[“I object to protection and preference in any shape or form. What was the tradition of the last two generations? It was a tradition of free trade.” The condition of the country (the Duke continued) was never more prosperous, and no upset of fiscal traditions was required.—The Duke of Devonshire at the Queen’s Hall 1—a spot famous for its Little England meetings. 2]


Where the pro-Boers Stead and Sauer 3
From the platform used to glower
At the wicked British Army
In its Greater England war,
Perched the ducal bird with others
Of the brood of parrot brothers,
Who believe it best to slumber
Lest “Your food should cost you more.”

“Little England! Would you serve her?”
So they squawked in frantic fervour.
“Then compose yourself on cushions,
And emit a happy snore;
If you show a sign of waking
Old traditions you are breaking,
And it’s reasonably certain
That ‘Your food will cost you more.’

“Let our brood of parrot chickens
Shun the man who plays the dickens
With the state of rest and quiet
Which we all are anxious for;
Joe, regardless of our soothings,
Still believes it right to do things!
Let us crush him with a chorus
Of ‘Your food will cost you more’.”

Shall we follow their suggestion,
Shall we drop the fiscal question
Till the alien claps the shutters
On the front of John Bull’s store? 4
Not for birds whose sole prescription
For success is a prediction
That repose is all that’s needed, 5
Lest “Your food will cost you more.”

    We have received from a free trade correspondent, who, however, owns to kindly feelings towards us, a “message to the bird”, which runs as follows:

Silly Parrot! stop your screeching,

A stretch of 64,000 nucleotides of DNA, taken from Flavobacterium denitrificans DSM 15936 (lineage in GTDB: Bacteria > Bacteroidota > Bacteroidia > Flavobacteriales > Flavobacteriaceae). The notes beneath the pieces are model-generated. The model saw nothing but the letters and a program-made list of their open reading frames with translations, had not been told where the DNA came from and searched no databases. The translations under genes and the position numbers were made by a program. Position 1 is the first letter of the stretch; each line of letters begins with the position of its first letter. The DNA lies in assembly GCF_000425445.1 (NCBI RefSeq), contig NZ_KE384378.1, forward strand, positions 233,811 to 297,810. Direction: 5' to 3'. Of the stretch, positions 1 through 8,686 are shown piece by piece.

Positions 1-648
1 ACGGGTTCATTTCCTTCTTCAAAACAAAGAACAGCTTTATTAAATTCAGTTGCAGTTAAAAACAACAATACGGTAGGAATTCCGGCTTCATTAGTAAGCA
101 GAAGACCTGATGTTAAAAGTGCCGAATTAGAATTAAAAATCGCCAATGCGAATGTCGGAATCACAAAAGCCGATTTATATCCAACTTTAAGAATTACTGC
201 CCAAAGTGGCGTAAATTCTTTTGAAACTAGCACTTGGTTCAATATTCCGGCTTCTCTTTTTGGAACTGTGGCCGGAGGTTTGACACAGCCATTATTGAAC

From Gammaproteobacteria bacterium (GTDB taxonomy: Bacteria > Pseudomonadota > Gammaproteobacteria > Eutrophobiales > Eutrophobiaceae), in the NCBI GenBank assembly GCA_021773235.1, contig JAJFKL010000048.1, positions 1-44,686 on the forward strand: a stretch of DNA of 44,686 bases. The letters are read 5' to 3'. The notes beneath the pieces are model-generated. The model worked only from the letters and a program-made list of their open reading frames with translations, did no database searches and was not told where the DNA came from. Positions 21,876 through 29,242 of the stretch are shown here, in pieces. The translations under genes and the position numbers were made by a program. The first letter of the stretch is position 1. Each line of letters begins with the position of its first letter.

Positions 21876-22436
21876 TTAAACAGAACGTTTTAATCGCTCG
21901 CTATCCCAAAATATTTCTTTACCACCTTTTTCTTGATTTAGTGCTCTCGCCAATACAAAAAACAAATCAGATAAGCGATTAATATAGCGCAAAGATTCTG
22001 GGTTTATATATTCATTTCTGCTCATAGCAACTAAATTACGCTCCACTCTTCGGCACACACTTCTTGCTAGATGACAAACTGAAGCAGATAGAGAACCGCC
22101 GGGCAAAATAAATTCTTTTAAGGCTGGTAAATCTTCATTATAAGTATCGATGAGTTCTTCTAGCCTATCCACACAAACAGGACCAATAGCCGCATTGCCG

You annoy us with your preaching.
Oh! you phonographic bore!
You deceive the world to thinking
That free-traders now are sinking
To free-fooders and no more!


The Unionist Free Food League held a meeting at the Queen’s Hall on 24 November 1903. Sir Michael Hicks Beach, Charles Ritchie, Lord George Hamilton and Lord Balfour of Burleigh were on the platform, and the Duke of Devonshire (who was making his first public speech since resigning from the government) and Lord Goschen were the main speakers.

The Duke attacked the Prime Minister for failing to enunciate a clear policy, and defended his decision to resign from the government. He referred to Balfour’s speech at Sheffield on 1 October (see poem 04 fn 01):

He [Balfour] asked himself, did he desire to reverse fundamentally the fiscal tradition of the last two generations? What is the tradition of the last two generations? It is the tradition of free trade. He has imputed to me a controversial subtlety in detecting imaginary heresies [see poem 07 fn 07] [. . .] If protection is a heresy, then I say that protection is a reversal of the tradition which he refers to, and the heresy, if it be a heresy, stands confessed.

And he concluded:

I am not prepared to tender an expression of unqualified confidence in the policy of the Government, of which I do not feel that I have any adequate knowledge, and as to which I also confess that I entertain some grave misgivings.

He then turned to Chamberlain’s policy:

But if I have some misgivings as to the policy of the Government there is another policy which I think I do understand, and which I do not distrust, but which I am prepared with all my might to oppose. [. . .] One of the reasons why I have joined this league is that I believe the taxation of food is the keystone of this whole policy to which I take exception. I object to protection and to preference in any shape or form. [. . .] The ideas which seem to lie at the root of this policy are ideas which seem to belong to some other world than that in which we live. We find by every test which we can apply that our country is growing in prosperity. We are told that it is being ruined. [. . .] on every side and on every hand we see evidence of a thriving and active industrial life. And we are told that we are in a state of stagnation.